Steven Soderbergh directed 13 features this decade, as well as a short film and 10 episodes of K Street. He served as his own cinematographer on most of those, edited about half and wrote one or two. He also served as executive producer for two television shows, 22 other features (that he did not direct!), and served as plain old producer on another two. And we used to be impressed when Woody Allen directed a movie a year!

But honestly, the strain is showing in his work; this year, both The Informant! and The Girlfriend Experience, whatever their other virtues, felt hastily conceived and executed. He already has another film in the can (a Spalding Gray documentary), according to IMDb, while in production on another (for which he's serving as cinematographer, of course) and pre-production on yet another. And he's a producer or executive producer on four other movies in production or pre-production.

What else? He's in Australia, directing a play that he wrote.

Continue reading »

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Adam Duritz and Vanessa Carlton Once Tried to Murder Joni Mitchell

Posted By on Tue, Dec 22, 2009 at 12:51 PM

Holy fuck. [F2K at Sound of the City]

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Robin Wood, Film Critic, 1931-2009

Posted By on Tue, Dec 22, 2009 at 12:13 PM

personalviewswood.jpg
Robin Wood, who died on Friday aged 78, was primarily of the world of academic film studies, but he started writing for movie magazines before the discourse of film criticism became as tiered as it is now, and the effortless force of his prose, his idiosyncratic personal voice and frequently combative opinions carried over quite well, and popularly, to the most mainstream highbrow film discussions—he's up there with Stanley Cavell, David Bordwell, all guys you probably haven't heard of unless you maintain an interest in long-form, rigorous film criticism, but whose writing can, I submit, easily find a toehold in your consciousness.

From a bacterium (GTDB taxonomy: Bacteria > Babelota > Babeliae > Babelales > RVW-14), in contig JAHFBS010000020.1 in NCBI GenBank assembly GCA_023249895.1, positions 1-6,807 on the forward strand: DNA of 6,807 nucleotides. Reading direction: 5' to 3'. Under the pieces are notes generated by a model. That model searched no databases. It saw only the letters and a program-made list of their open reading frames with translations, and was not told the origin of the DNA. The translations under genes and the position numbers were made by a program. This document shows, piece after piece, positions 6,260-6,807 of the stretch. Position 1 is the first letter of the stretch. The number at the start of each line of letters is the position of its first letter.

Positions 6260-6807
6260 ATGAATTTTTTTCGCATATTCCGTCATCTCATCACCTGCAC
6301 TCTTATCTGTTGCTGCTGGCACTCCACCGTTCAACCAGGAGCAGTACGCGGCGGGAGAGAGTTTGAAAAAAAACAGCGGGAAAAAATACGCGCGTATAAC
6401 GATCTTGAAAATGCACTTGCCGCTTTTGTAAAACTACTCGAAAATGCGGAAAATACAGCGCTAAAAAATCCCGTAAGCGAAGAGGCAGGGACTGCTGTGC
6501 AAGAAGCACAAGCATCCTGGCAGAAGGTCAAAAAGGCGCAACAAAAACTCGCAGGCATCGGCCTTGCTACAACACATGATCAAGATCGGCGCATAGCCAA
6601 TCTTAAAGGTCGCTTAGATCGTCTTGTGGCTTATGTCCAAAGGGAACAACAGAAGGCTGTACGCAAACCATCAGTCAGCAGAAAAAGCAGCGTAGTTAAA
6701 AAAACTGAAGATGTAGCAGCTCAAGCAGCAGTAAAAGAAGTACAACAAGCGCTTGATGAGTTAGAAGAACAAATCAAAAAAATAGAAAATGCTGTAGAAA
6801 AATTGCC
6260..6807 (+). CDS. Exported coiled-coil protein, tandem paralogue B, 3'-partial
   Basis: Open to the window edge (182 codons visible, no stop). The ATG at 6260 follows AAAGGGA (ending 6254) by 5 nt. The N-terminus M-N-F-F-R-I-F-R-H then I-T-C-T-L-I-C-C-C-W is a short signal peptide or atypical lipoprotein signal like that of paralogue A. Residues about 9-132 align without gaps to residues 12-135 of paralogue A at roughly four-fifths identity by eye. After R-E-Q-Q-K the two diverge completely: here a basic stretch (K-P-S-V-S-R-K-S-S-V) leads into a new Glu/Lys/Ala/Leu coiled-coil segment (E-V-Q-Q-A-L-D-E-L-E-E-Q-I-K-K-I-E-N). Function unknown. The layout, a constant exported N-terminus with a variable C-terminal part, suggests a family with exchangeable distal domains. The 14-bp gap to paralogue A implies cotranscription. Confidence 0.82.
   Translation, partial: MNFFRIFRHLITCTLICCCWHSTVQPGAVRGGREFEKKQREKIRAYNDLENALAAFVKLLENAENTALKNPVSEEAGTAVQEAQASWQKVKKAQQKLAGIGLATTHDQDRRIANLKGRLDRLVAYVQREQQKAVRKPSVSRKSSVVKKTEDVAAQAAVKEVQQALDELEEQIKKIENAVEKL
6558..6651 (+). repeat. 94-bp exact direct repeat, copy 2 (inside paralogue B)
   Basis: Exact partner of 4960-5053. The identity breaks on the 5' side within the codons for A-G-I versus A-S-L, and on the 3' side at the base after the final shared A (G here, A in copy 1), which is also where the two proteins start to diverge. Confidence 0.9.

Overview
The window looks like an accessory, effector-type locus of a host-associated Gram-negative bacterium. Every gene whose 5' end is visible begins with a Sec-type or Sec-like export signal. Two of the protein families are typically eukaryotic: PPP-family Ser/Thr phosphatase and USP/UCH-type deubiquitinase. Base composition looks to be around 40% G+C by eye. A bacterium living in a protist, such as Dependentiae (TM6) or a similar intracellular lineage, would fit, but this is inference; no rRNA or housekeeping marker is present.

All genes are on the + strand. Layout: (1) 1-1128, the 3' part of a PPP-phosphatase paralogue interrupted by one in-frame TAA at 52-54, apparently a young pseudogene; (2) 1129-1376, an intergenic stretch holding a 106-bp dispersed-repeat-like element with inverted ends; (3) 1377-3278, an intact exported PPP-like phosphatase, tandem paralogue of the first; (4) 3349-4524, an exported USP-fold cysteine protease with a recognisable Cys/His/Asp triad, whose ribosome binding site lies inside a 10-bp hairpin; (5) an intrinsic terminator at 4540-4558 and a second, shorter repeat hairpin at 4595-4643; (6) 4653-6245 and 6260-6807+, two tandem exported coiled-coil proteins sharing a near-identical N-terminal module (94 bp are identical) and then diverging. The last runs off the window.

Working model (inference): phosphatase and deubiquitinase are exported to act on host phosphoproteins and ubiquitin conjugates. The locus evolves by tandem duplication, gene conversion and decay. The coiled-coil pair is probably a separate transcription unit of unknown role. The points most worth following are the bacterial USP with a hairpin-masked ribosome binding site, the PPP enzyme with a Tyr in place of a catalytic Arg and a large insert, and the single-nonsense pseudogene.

He also, quite inadvertently I'm sure, dictated my approach to film criticism, and my outlook as the editor of the L's film section.

Continue reading »

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Julian Casablancas Joins Jimmy Fallon for "I Wish It Was Christmas Today"

Posted By on Tue, Dec 22, 2009 at 11:48 AM

Julian Casablancas' cover of Saturday Night Live holiday song "I Wish It Was Christmas Today" hit the internet a few months ago, and last night, he stopped by Late Night With Jimmy Fallon to play it live, alongside its original performers, Horatio Sanz and Fallon himself. The most magical thing about Christmas? It makes me not want to beat up Jimmy Fallon.

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Do You Hear What I Hear? (I'm Hearing the Jim O'Rourke Record The Visitor)

Posted By on Tue, Dec 22, 2009 at 10:34 AM

jimorourke-visitor.jpg
I don't know if, after writing this, I've just got all of Camp Wilco on the brain or what, but on my way into work this morning, I listened to Jim O'Rourke's The Visitor, his first album since 2001's beautiful, underrated Insignificance. Released earlier this year—on CD and vinyl only, no MP3s—it consists of a single 38-minute instrumental track, which O'Rourke recorded by himself in his Tokyo apartment. A bedroom-pop record it's not, though. The sound is pristine, and the music is a glorious mix of everything we've come to expect from O'Rourke over the years: guitar-playing more elegant than anything the American indie scene has ever been able to offer, delicate jazz-influenced drums and piano, countless changes in tempo, and a ability like none other to make you feel like you're really inside something as you listen. It's probably not the type of record you'll throw on while doing the dishes or working at your desk, but next time you can carve out 38 minutes for dedicated listening, you should give it a shot. Also, New Year's Resolution: carve out more 38-minute chunks of time for dedicated listening.

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MTA's Christmas Gift Comes Barrelling Down Giant Rock Tunnel in Midtown

Posted By on Tue, Dec 22, 2009 at 9:52 AM

Giant Drill Robot